The Halderman report, eagerly awaited for over two and a half years, sheds light on the potential vulnerabilities of voting machines used by a specific company in Georgia. Halderman emphasizes that these machines can be hacked, even when they are believed to be secure. The methods currently employed to secure the machines fall short, leaving room for undetected manipulation. Halderman's report also underscores the need to address not only domestic hackers but also the threats posed by foreign countries such as Russia, Iran, and potentially China.

China's Interference in South Korea's Elections:

While there is no concrete evidence of China hacking U.S. voting systems, Gordon G. Chang draws attention to China's meddling in South Korea's national election two years ago. Chang points out that China and the then South Korean government allegedly collaborated to develop algorithms that exploited vulnerabilities in the country's three-day election system. The possibility of foreign powers hacking internet-connected voting machines cannot be ignored.

Advocacy for Paper Ballots:

Given the growing concerns about the susceptibility of electronic voting machines, both Howse, Halderman and Chang advocate for a return to paper ballots. Chang cites Taiwan as an example of a country with nearly fraud-proof elections. In Taiwan, paper ballots are used, and the counting process is conducted transparently in front of witnesses to ensure an accurate tally. While paper ballots may require more time for counting, they significantly reduce the potential for fraud and manipulation, instilling greater confidence in the democratic process.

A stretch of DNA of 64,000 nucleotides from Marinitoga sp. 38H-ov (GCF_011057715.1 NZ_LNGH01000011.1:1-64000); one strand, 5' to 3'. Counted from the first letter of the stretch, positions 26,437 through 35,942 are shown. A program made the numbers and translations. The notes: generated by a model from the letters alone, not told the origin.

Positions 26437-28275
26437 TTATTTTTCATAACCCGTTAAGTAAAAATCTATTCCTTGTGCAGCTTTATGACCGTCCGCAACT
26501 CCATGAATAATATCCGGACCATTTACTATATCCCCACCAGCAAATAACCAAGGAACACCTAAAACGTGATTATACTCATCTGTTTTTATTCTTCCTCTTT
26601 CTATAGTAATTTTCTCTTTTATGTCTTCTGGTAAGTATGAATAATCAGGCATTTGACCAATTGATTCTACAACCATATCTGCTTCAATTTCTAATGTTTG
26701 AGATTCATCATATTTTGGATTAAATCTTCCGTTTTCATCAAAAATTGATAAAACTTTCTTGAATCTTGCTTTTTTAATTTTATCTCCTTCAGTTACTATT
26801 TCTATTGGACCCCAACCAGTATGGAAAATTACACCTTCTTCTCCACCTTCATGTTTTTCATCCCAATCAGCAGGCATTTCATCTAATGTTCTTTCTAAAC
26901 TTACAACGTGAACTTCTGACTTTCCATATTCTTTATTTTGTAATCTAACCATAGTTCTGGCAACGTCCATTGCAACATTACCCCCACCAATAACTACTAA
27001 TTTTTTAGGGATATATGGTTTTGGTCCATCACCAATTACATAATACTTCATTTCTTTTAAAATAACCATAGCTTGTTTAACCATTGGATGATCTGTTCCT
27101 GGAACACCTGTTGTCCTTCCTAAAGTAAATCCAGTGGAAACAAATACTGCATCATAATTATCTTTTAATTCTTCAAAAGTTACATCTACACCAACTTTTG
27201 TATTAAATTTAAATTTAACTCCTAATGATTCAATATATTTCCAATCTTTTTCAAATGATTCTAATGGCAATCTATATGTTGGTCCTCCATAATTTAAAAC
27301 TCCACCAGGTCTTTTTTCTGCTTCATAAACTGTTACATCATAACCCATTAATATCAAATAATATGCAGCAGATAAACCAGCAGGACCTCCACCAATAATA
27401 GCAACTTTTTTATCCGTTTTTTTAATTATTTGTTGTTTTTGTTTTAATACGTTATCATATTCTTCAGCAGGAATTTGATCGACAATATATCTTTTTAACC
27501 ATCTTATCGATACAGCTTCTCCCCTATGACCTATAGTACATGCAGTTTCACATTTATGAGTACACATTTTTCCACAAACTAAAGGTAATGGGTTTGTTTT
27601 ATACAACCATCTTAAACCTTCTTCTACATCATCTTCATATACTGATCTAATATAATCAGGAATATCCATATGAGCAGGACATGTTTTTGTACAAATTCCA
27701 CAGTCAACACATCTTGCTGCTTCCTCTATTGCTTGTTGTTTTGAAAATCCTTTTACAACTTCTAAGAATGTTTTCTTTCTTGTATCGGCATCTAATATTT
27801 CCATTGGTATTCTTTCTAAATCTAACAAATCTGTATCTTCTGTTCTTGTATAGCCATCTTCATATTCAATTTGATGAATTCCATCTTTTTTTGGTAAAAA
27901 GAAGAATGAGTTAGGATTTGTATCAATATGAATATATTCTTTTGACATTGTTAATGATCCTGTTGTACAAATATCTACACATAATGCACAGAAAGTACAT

A Call for Action and Reevaluation:

The Halderman report and the insights shared in the interview underline the urgent need for improved election security measures. Policymakers and election officials are urged to critically examine the current reliance on electronic voting machines and explore alternative methods. The adoption of paper ballots, as witnessed in Taiwan, offers a practical solution to mitigate vulnerabilities and restore trust in the electoral system.

Click here to watch this segment on Brannon Howse Live:…

This article is sponsored as a public service of the Worldview Weekend Foundation. Thank you for your contribution to so we can continue to offer this FREE service.

You can also send your contribution to:

Worldview Weekend Foundation
P.O. Box 1690
Collierville, TN 38027

Click here and visit to order emergency, freeze-dried food that will last 25 years and vital emergency supplies or call 901-468-9357.